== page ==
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Apple Patent Could Prevent Phones From Recording Video at Concerts and More

Or we could just all agree not to be jerks. ... Pfffffft.

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It was already hard enough to see over a sea of other people’s heads at concerts (if you’re standing in general admission, anyway), and then smartphones became a thing, and we’ve all had to adjust to moving our heads into juuuust the right position to see around everyone’s screens and arms as they hold their phones up to record video and make their friends jealous on the Internet. Now, Apple’s been awarded a patent to put a stop to the amateur documentarians.

As it’s imagined in the patent filing, infrared signals would be detected and decoded when an iPhone’s camera is in use, and the decoded instructions could, for example, shut down the phone’s video recording capabilities while the signal is coming in. So, at concerts, simple infrared emitters could be used to prevent recording and make everyone put their phones away, thereafter only blocking your view with their arms by rocking out instead of filming.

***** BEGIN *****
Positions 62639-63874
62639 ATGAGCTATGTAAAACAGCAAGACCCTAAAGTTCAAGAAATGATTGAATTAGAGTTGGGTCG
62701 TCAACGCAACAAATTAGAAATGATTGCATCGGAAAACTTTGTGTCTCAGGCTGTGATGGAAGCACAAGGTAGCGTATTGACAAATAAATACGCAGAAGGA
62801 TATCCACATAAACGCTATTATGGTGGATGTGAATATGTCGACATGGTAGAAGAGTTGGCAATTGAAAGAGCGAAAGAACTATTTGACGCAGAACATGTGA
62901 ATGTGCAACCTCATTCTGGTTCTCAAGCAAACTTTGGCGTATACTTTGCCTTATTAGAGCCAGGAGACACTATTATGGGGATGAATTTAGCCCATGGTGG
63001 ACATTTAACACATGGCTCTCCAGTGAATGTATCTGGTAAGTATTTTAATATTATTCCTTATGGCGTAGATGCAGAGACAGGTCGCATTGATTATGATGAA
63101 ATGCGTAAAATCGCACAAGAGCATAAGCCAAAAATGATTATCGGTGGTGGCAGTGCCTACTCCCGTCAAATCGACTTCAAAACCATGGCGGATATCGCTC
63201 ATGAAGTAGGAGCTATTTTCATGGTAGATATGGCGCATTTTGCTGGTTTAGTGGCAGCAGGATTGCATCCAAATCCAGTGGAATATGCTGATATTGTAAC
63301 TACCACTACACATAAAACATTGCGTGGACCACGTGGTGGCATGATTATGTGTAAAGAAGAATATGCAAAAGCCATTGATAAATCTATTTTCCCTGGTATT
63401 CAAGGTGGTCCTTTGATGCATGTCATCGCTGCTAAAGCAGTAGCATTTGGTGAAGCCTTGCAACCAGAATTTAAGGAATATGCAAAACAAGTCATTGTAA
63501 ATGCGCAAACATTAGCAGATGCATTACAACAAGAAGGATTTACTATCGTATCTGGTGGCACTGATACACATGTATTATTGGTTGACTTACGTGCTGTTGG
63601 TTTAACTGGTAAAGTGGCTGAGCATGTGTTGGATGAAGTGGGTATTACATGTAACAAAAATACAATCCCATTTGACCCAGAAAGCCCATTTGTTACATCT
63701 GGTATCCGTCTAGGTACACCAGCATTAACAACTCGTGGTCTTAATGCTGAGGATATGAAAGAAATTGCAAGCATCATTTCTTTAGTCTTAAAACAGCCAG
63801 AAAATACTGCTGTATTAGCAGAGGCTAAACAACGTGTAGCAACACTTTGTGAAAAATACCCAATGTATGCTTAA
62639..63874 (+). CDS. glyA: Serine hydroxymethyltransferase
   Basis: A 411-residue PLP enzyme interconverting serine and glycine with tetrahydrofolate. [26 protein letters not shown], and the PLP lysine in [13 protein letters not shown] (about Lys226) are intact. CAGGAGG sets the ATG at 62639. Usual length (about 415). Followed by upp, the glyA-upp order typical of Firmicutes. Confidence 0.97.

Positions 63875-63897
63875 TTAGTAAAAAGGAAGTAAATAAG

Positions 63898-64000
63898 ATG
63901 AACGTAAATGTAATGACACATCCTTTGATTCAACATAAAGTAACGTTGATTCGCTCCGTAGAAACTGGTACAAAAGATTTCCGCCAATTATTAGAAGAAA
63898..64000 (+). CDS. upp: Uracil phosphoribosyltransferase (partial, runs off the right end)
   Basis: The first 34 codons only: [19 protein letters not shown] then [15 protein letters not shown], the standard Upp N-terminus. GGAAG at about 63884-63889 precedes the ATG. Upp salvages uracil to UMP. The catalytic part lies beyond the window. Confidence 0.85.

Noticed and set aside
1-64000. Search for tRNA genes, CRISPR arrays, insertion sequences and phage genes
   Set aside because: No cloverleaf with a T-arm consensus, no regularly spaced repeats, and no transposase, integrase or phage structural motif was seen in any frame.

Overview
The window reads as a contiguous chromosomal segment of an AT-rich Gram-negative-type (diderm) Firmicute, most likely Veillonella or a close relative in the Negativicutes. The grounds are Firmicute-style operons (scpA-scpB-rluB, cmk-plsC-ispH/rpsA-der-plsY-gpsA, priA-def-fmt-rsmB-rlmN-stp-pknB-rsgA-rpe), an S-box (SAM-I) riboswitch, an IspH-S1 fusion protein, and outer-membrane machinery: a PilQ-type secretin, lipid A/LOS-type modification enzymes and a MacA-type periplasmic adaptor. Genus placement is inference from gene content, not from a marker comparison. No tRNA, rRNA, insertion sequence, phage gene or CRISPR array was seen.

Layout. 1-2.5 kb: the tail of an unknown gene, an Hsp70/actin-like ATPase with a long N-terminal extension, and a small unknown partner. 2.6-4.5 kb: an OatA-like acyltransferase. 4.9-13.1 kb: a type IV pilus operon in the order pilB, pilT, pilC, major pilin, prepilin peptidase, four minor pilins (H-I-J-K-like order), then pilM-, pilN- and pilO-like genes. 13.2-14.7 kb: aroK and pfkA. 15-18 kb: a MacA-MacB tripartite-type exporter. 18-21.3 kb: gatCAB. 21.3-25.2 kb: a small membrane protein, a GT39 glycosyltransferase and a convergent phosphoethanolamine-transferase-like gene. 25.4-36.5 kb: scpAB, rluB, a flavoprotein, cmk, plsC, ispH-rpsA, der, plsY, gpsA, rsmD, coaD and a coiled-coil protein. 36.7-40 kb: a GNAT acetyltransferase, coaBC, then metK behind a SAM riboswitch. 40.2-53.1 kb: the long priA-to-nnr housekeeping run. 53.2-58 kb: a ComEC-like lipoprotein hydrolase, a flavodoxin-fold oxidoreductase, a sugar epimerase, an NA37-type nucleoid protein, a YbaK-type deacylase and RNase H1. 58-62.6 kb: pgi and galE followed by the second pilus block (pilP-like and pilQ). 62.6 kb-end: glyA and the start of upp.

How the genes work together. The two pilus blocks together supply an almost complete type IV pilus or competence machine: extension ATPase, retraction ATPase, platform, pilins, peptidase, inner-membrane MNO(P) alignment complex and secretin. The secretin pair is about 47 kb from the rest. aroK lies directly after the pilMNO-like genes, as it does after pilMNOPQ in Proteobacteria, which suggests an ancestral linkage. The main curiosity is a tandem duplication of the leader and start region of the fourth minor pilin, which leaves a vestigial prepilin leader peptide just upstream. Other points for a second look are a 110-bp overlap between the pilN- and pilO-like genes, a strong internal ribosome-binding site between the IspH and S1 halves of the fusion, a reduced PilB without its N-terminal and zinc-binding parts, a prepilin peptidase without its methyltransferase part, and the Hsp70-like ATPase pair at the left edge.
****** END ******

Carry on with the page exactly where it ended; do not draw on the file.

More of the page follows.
Of course, that’s not the only thing the patent is good for, as it also describes one possible use for the IR signals as displaying relevant data about an object on a viewer’s phone. That way, it could be used kind of like QR codes to provide a little extra information about what you’re looking at, taking pictures of, or recording on video.

If it is used at concerts, though, and it’s only on Apple phones, it wouldn’t do very much to curb the problem, and iPhone owners would probably be a bit upset about it. After all, there are polite, discreet ways to film at a show without disturbing those around you, and it’d be a shame to have that 100% cut off. Not only that, but widespread installation of such measures in other places could lead to frustration if people are just trying to take some standard photos or video and get needlessly shut down—not to mention the possibility of IRL trolls remotely disabling cameras in public just because they can.

Stopping people from recording at concerts is a nice idea, but it’s probably a pipe dream, and I doubt this technology will catch on, at least for that specific use. Common courtesy: There’s not an app for that.

(via cnet, image via luckyraccoon/shutterstock)

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Dan is a video game modding hobbyist and secret ninja who lives in North Carolina with his wife, Lisa Brown, and his dog, Liz Lemon, both of whom are the best.